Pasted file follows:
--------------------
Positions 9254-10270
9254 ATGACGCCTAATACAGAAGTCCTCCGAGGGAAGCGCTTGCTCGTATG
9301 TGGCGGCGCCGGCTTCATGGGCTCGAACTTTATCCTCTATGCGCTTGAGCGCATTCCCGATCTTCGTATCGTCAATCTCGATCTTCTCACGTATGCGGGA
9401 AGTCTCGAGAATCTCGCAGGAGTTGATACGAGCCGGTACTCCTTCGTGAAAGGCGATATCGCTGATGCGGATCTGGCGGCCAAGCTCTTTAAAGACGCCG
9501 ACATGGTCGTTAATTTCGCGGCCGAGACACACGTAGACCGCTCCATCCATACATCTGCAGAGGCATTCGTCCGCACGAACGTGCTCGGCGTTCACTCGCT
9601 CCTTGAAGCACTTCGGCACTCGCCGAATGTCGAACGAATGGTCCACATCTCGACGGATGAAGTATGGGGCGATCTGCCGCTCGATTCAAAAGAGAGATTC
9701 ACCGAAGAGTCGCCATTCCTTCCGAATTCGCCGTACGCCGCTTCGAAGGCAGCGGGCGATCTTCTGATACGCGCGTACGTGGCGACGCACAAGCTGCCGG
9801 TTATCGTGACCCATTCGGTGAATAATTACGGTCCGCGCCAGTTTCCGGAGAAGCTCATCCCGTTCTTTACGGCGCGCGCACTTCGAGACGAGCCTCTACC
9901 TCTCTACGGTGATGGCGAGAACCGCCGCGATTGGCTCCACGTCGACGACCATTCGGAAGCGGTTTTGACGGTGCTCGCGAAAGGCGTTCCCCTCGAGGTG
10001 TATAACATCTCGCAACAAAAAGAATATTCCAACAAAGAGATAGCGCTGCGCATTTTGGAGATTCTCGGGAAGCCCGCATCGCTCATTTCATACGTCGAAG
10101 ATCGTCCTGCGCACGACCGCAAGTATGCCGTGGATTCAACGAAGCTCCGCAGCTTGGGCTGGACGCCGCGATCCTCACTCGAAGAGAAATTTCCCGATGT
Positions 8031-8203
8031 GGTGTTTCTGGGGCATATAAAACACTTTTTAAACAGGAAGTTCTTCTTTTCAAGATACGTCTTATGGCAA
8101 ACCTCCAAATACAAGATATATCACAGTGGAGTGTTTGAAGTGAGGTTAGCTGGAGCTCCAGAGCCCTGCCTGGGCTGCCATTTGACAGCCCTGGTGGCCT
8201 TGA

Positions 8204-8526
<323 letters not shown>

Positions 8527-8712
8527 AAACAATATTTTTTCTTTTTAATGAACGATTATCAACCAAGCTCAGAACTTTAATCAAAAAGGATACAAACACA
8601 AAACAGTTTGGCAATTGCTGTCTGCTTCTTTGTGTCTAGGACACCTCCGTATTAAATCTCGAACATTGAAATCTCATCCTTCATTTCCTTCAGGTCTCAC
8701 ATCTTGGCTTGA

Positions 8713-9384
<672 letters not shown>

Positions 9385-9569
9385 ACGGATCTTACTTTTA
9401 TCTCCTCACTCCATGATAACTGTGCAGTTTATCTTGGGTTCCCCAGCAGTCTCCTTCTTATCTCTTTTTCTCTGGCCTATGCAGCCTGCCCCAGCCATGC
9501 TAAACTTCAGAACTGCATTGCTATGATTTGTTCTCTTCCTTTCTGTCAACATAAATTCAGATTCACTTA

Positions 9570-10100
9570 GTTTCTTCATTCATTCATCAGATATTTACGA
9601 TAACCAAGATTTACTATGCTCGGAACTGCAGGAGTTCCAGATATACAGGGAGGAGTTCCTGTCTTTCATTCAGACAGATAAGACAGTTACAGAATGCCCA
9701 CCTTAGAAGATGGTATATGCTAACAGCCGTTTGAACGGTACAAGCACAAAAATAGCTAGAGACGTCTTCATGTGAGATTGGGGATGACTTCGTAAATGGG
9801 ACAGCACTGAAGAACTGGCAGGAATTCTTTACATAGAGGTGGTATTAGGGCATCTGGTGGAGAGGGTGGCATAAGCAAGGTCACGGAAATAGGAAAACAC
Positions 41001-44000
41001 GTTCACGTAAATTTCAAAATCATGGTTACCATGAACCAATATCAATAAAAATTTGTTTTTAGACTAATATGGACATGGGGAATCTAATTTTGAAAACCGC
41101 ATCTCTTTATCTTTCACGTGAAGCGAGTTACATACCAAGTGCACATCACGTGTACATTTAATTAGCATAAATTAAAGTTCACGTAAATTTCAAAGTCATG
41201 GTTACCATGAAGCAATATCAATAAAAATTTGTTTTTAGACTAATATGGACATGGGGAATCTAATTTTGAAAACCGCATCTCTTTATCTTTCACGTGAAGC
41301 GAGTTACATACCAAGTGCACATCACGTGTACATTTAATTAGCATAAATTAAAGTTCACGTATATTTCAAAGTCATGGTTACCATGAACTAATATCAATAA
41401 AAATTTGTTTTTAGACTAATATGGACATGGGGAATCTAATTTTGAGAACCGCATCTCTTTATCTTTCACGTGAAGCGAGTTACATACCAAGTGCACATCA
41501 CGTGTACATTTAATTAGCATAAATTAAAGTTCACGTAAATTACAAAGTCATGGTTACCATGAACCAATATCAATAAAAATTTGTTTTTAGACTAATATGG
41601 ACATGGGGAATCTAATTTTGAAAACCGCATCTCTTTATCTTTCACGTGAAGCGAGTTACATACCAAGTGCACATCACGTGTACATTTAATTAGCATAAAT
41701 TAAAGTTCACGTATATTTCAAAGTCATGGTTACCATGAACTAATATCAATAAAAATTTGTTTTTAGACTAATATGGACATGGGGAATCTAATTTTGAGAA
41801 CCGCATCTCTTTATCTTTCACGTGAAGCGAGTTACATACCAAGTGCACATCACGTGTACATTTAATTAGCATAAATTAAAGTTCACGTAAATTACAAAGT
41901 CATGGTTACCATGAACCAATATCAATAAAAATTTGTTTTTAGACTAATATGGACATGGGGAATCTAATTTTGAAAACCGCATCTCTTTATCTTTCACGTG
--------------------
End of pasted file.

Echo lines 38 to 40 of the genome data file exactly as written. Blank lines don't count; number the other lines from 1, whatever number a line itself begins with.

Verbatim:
41401 AAATTTGTTTTTAGACTAATATGGACATGGGGAATCTAATTTTGAGAACCGCATCTCTTTATCTTTCACGTGAAGCGAGTTACATACCAAGTGCACATCA
41501 CGTGTACATTTAATTAGCATAAATTAAAGTTCACGTAAATTACAAAGTCATGGTTACCATGAACCAATATCAATAAAAATTTGTTTTTAGACTAATATGG
41601 ACATGGGGAATCTAATTTTGAAAACCGCATCTCTTTATCTTTCACGTGAAGCGAGTTACATACCAAGTGCACATCACGTGTACATTTAATTAGCATAAAT